Historical Grant Program Renamed to Honor Miller

    The Maryland Center for History and Culture is renaming its popular Pathways Grant Program in honor of the late Senate President Thomas V. Mike Miller Jr. And 11 projects have been awarded the first grants from the “Thomas V. ‘Mike’ Miller, Jr. History Fund.”

    Miller originally sponsored the legislation that makes the publicly funded grant program possible. The Maryland Center for History and Culture administers the program, distributing $200,000 each year.

    “Senator Miller’s interest in the Maryland Center for History and Culture and in Maryland history at large extended far beyond this grant program,” Mark Letzer, the center’s president said in a statement. “He was a champion of our state’s many heritage organizations in so many ways throughout his storied career — the longest of any state Senate President in the country. The Miller History Fund builds on this legacy by empowering the stewards of Maryland history to prepare for the future.”

    The 11 grants ― which support projects that may not be eligible for other state funding such as collections care, marketing, and development initiatives ― include support for projects in nine counties:

    • The Accokeek Foundation in Prince George’s County ― Long-term marketing planning and site improvements
    • Adkins Arboretum (Caroline County) – Maryland’s Sustaining Landscape Database Project
    • Blacks of the Chesapeake Foundation (Anne Arundel County) – Preserving a local legacy collection
    • Catoctin Furnace Historical Society (Frederick County) ­– Supporting the furnace’s long-term financial health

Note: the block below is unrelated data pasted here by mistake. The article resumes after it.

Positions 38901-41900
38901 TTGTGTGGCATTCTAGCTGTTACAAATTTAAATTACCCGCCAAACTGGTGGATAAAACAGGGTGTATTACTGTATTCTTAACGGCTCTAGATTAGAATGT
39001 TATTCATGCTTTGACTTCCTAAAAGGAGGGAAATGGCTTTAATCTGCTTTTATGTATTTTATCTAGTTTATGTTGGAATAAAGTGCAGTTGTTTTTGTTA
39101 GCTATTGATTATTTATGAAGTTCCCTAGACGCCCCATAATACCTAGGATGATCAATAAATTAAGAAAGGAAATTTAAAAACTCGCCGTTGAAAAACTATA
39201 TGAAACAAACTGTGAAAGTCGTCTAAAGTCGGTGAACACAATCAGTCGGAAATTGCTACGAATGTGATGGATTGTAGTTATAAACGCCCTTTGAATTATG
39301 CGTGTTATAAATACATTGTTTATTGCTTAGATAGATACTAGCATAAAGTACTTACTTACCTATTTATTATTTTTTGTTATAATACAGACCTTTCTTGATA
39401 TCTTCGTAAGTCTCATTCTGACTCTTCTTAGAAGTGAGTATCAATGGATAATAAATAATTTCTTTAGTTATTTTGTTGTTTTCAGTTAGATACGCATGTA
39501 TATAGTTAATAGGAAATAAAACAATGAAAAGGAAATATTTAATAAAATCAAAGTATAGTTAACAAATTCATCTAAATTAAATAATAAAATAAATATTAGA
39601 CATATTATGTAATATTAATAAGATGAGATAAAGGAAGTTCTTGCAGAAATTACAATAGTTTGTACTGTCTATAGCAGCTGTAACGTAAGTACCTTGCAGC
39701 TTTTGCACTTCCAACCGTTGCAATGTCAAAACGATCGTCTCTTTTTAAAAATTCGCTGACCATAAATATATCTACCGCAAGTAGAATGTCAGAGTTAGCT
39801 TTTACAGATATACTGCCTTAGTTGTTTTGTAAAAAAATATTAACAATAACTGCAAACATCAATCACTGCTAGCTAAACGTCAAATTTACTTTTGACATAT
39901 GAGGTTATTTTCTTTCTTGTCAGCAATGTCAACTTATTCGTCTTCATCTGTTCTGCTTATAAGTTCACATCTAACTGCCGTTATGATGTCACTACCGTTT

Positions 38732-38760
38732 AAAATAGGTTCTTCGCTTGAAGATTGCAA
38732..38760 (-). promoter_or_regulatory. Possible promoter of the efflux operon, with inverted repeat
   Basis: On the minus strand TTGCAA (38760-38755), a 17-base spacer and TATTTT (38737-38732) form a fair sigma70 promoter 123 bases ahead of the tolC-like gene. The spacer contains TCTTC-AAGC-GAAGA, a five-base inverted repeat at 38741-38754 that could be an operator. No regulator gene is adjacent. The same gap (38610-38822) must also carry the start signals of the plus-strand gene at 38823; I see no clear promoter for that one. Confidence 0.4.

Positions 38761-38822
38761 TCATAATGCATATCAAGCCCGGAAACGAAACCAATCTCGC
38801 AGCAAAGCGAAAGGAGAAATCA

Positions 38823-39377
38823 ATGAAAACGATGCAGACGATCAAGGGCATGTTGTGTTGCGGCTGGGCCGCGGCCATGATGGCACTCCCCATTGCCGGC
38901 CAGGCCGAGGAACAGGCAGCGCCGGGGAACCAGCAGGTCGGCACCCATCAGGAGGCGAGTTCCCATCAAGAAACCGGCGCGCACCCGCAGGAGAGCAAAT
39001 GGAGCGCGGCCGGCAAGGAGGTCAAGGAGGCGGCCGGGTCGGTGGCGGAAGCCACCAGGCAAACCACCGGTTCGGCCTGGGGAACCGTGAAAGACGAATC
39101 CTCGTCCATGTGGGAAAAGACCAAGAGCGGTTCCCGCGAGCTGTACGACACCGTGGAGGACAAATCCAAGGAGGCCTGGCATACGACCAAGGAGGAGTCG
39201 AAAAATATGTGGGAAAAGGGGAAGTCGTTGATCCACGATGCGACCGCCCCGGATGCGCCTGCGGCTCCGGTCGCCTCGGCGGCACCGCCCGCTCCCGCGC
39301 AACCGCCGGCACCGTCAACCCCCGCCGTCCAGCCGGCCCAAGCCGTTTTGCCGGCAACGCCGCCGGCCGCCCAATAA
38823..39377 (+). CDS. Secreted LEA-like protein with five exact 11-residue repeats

• Diggs-Johnson Museum (Baltimore County) – The Diggs-Johnson Museum Legacy Preservation Project
    • Historical Society of Harford County – Unboxing the Collection
    • Historic Hampton, Inc. (Baltimore County) – Redesign of exhibition of slave and tenant cabins at Hampton National Historic Site
    • Historic Sotterley, Inc. (Saint Mary’s County) – Marketing support
    • Howard County Conservancy ― Virtual interaction at Mt. Pleasant Farm
    • Peale Center for Baltimore History and Architecture – New strategies and tactics for greater diversity and inclusion in leadership at the Peale
    • Southwest Partnership (Baltimore City) – Malachi Mills House interpretation.
    Danielle E. Gaines
    Danielle Gaines covered government and politics for Maryland Matters for two years before moving into an editing position. Previously, she spent six years at The Frederick News-Post ― as the paper’s principal government and politics reporter for half that time, covering courts and legal affairs before that. She also reported for the now-defunct The Gazette of Politics and Business in Maryland and previously worked as a county government and education reporter at The Merced Sun-Star in California’s Central Valley.